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I recently saw

enter image description here

on the internet, and was curious what the name of the "pineapple" function was?

$$1/\Gamma(z) \int_0^\infty \frac{\color{red}{x}^{z-1}}{e^w-1}dw$$

I recognize the "mango" function as $\Gamma(z)$ the gamma function. Also, does anyone know what theorem this refers to?

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    $\begingroup$ It is just the Riemann Zeta function $\endgroup$ Commented Feb 20, 2021 at 19:03
  • $\begingroup$ The functional equation sends points with $\Re(s)>1$ to $\Re(s)<0$, so for points in the critical strip $0<\Re(s)<1$ no definition is given. Thus, this answer to the question is that there is no solution since there is no notion of a function have zeros in an interval where it is not defined. $\endgroup$
    – Milo Moses
    Commented Feb 20, 2021 at 19:10

3 Answers 3

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One representation of the Riemann zeta-function $$\zeta(s) = \sum_{n=1}^{\infty}\frac{1}{n^s}, \quad \operatorname{Re}s>1.$$

This theorem refers to the Riemann Hypothesis, one of the greatest unsolved problem in mathematics. The RH states:

All non-trivial zeros of the Riemann Zeta-Function lie on the critical line.

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  • $\begingroup$ You mean critical line, $\Re(s)=1/2$. Critical strip refers to $0<\Re(s)<1$. $\endgroup$
    – Milo Moses
    Commented Feb 20, 2021 at 19:11
  • $\begingroup$ Yes ofc I'm sorry. I wrote "on" the strip, I thought of the right thing. $\endgroup$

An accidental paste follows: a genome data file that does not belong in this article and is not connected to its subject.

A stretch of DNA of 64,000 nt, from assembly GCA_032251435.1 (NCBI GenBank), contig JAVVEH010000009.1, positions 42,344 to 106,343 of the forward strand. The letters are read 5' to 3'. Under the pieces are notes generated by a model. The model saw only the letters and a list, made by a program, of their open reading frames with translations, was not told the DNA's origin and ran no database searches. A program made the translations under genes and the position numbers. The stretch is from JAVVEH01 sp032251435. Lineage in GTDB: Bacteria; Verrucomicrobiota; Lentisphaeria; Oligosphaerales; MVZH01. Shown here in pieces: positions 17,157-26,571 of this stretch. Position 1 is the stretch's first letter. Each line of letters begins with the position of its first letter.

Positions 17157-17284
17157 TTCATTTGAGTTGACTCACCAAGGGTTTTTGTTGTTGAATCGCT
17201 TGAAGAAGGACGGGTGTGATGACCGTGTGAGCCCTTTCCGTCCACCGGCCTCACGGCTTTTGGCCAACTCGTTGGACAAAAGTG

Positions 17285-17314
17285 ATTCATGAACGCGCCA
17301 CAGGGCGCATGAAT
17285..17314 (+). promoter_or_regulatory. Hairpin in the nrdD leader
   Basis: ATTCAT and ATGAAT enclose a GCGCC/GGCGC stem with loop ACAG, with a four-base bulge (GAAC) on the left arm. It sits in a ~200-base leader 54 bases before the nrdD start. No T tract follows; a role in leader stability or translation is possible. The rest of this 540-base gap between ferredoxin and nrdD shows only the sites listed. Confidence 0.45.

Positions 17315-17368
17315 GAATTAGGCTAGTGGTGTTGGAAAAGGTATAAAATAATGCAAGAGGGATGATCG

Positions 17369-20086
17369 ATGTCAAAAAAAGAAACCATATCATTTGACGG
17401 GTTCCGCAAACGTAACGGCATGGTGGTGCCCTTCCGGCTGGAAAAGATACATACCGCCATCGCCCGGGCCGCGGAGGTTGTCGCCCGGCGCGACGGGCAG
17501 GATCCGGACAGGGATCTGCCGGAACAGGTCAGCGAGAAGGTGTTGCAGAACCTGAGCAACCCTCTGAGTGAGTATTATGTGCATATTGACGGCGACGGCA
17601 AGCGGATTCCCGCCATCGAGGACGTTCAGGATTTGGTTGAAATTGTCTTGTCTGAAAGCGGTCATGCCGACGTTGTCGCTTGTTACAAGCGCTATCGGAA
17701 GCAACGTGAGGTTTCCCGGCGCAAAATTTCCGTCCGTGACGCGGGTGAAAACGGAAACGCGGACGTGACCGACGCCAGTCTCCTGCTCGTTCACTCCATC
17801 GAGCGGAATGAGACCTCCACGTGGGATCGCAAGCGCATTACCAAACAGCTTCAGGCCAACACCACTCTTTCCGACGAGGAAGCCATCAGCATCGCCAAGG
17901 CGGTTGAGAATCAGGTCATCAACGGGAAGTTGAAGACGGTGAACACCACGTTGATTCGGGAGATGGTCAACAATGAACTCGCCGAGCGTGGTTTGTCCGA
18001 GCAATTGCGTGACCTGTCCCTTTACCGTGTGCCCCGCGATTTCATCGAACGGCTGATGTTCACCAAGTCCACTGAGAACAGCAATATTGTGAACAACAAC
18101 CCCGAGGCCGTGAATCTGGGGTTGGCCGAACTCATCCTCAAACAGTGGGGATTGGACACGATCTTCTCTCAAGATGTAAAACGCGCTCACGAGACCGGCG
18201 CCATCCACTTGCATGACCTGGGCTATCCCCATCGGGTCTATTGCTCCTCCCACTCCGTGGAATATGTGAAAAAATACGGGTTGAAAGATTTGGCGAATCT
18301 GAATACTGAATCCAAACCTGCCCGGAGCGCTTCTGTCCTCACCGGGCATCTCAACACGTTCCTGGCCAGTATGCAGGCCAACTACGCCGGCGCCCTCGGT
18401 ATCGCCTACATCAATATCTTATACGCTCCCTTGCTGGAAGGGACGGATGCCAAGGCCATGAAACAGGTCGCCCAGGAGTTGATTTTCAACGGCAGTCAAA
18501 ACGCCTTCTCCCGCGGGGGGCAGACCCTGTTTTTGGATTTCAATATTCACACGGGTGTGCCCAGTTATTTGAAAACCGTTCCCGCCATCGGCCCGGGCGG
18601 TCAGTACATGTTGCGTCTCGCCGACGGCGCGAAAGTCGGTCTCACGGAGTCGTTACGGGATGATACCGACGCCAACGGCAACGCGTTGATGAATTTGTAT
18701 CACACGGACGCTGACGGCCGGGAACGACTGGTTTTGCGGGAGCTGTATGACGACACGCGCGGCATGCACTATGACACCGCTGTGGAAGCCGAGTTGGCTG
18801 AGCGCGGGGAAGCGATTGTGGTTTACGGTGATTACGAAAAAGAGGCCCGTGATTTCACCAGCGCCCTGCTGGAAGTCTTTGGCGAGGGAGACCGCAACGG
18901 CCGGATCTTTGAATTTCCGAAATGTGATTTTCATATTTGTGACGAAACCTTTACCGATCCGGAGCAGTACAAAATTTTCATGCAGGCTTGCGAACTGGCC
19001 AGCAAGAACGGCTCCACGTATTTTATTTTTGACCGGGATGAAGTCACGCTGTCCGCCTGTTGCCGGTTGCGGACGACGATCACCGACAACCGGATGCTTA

– vitamin d
    Commented Feb 20, 2021 at 19:11
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It possible rewrite Gamma function such as $$\Gamma(s)= \int_{0}^{\infty} e^{-x} x^{s-1} dx = \int_{0}^{\infty} e^{-nu} (nu)^{s-1}ndu = n^s \int_{0}^{\infty} e^{-nu} u^{s-1} du $$ Then \begin{align*} \Gamma(s)\zeta(s) = \sum_{n=0}^{\infty} \frac{\Gamma(s)}{n^s} = \sum_{n=0}^{\infty} \int_{0}^{\infty}e^{-nx}x^{s-1} dx &= \int_{0}^{\infty} x^{s-1} \left (\sum_{n=0}^{\infty} e^{-nx} \right) dx \\ & = \int_{0}^{\infty} \frac{x^{s-1}}{e^x-1} dx \end{align*} Hence, that is equivalent to Riemann Hypothesis.

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  • $\begingroup$ $\Gamma(s)$ not $\Gamma(s-1)$ $\endgroup$
    – reuns
    Commented Feb 20, 2021 at 19:25
  • $\begingroup$ thank you, let me fix that $\endgroup$ Commented Feb 20, 2021 at 19:27
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It's a special case of the Bose-Einstein integral $F_-$. In (statistical) physics, we define the Bose-Einstein integral ($F_-$) and Fermi-Dirac integral ($F_+$) as follows: $$F_{\mp}(s, \alpha)=\frac{1}{\Gamma(s)} \int_0^{+\infty}\frac{x^{s-1}}{e^{x+\alpha}\mp 1}\, \mathrm{d}x$$

So your function is just $z \mapsto F_-(z, 0)$.

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